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Current anti-mitotics work by perturbing spindle assembly, which activates the spindle assembly checkpoint, causes mitotic arrest, and triggers apoptosis. Cancer cells can resist such killing by premature exit, before cells initiate apoptosis, due to a weak checkpoint or rapid slippage. We reasoned blocking mitotic exit downstream of the checkpoint might circumvent this resistance. Using single-cell approaches, we showed that blocking mitotic exit by Cdc20 knockdown slowed cyclin B1 proteolysis, thus allowed more time for death initiation. Killing by Cdc20 knockdown did not require checkpoint activity, and can occur by intrinsic apoptosis, or an alternative death pathway when Bcl2 was over-expressed. We conclude targeting Cdc20, or otherwise blocking mitotic exit, may be a better cancer therapeutic strategy than perturbing spindle assembly.
Anti-mitotic drugs that target microtubule dynamics, including taxanes, vinca alkaloids and epothilones, are active against a broad range of cancers, but they also cause neurotoxicity, presumably due to perturbation of microtubules in neurons (Jordan and Wilson, 2004). In an effort to develop anti-mitotic drugs lacking this toxicity, small molecules inhibitors of a number of proteins specific to the mitotic spindle were developed, including the motor protein Kinesin-5 (aka KSP, Eg5, Kif11), Aurora kinases, and Polo-like kinases (Jackson et al., 2007). In clinical trials to date, these spindle-specific anti-mitotic drugs lack neurotoxicity as hoped, but their efficacy against solid tumors seems to be no better than taxanes and vincas, and perhaps not as good. Can we find an anti-mitotic strategy that not only lacks neurotoxity, but is also more effective than current strategies at causing regression of solid tumors? We set out to address this question using RNAi knockdown as a surrogate for potential drugs, and comparing efficacy for killing cancer cell lines with representative drugs that interfere with spindle assembly.
The net effect of anti-mitotic drugs is to perturb mitotic spindle assembly, which activates the spindle assembly checkpoint (SAC). After many hours of SAC-induced mitotic arrest, cancer cells either die inside mitosis, or exit mitosis by slippage into a tetraploid G1 state, from which they either die, arrest in G1, or initiate a new round of the cell cycle (Rieder and Maiato, 2004; Gascoigne and Taylor, 2008; Orth et al., 2008). Slippage is thought to occur by gradual proteolysis of cyclin B1, which continues slowly even when the SAC is active (Brito and Rieder, 2006). Cell death occurs mainly via activation of the intrinsic apoptosis (Wang et al., 1999; Park et al., 2004; Tao et al., 2005; Bergstralh and Ting, 2006), a pathway involving mitochondrial outer membrane permeabilization (MOMP) (Letai, 2008). Failure to initiate apoptosis during or after mitotic arrest appears to be a major factor limiting efficacy of anti-mitotic drugs, since mitotic arrest without subsequent apoptosis is commonly observed following taxane treatment in various cancer cell lines (Shi et al., 2008), mouse cancers (Milross et al., 1996), and, though data are very limited, human breast cancers, where it correlates with poor tumor responses (Symmans et al., 2000). Here, we focus on drug resistance caused by lack of apoptosis downstream of spindle damage; clinical resistance might also arise from mutations that prevent drugs from causing spindle damage, e.g. due to target protein mutations or drug efflux pump expression (Pusztai, 2007), from failure of cancer cells to enter mitosis during drug exposure (Baguley et al., 1995), or other causes.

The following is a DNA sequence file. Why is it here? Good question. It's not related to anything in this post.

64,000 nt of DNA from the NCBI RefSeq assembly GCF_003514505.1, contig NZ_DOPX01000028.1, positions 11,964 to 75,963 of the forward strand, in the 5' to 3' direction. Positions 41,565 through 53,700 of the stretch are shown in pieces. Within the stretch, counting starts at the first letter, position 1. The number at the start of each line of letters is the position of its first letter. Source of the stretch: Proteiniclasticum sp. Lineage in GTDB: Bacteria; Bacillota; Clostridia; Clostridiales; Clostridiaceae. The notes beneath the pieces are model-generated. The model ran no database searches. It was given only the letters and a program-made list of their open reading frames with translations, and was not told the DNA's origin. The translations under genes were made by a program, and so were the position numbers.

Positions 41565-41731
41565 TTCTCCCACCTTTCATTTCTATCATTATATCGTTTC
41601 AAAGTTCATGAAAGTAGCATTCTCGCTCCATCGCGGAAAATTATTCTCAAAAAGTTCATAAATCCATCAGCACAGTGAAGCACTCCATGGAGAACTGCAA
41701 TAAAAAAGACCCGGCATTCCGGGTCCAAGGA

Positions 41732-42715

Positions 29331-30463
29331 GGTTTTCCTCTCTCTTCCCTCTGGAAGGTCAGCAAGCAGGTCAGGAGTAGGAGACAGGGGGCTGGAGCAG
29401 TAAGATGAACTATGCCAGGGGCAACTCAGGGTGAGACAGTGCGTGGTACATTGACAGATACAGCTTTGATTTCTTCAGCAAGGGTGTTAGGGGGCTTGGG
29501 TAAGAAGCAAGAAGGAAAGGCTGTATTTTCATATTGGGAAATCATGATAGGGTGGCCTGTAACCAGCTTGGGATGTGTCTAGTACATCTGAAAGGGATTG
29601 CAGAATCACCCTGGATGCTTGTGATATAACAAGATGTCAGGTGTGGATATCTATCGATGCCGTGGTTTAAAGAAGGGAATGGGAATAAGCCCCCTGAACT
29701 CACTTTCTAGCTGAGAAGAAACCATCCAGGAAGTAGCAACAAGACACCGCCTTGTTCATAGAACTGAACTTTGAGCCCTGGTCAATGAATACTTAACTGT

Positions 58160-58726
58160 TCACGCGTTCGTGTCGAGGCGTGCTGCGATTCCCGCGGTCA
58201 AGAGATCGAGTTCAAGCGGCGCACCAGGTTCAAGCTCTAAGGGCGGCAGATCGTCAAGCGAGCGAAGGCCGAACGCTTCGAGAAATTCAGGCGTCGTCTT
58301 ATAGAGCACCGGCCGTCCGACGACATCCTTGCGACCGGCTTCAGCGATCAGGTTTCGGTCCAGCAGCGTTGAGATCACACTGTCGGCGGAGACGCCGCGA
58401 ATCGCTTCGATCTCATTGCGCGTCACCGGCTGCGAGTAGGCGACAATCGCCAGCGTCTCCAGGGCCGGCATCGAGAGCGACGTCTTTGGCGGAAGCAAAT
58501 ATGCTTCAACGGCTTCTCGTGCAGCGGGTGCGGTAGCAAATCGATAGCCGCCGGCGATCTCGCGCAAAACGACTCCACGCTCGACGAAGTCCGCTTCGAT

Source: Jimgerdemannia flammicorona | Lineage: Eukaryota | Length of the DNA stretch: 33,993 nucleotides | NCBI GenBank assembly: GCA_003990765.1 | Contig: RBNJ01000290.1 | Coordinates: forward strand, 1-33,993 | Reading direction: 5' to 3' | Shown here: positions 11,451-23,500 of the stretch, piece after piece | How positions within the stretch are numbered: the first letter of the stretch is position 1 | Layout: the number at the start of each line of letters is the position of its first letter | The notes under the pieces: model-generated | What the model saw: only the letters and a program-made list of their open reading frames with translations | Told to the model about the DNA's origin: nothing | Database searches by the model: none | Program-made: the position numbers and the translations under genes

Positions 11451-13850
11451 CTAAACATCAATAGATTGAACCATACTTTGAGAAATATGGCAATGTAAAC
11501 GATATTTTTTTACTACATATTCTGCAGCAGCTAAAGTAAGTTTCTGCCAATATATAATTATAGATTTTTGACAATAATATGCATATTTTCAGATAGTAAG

Previous studies provide two mechanistic clues to how cancer cells choose a non-apoptotic outcome following spindle damage and mitotic arrest. First, they may fail to execute apoptosis efficiently due to down-regulation of apoptosis pathways. Protection against MOMP at the level of Bcl2 protein family reduces sensitivity to apoptosis promoted by paclitaxel and vinca alkaloids (Tan et al., 2005; Deng et al., 2007; Kutuk and Letai, 2008). Second, they may slip out of mitotic arrest before they die; in other words slippage and apoptosis can be viewed as two competing pathways (Gascoigne and Taylor, 2008). Consistent with slippage protecting cells from death, premature exit from mitotic arrest due to a weakened or ablated SAC is known to decrease sensitivity to spindle-perturbing drugs (Taylor and McKeon, 1997; Shin et al., 2003; Tao et al., 2005; Swanton et al., 2007; Gascoigne and Taylor, 2008; Bekier et al., 2009). Based on these clues, we reasoned that blocking mitotic exit downstream of the SAC may be a better strategy for killing apoptosis-resistant, slippage-prone or SAC-defective cancer cells than any current anti-mitotic drugs, all of which target spindle assembly.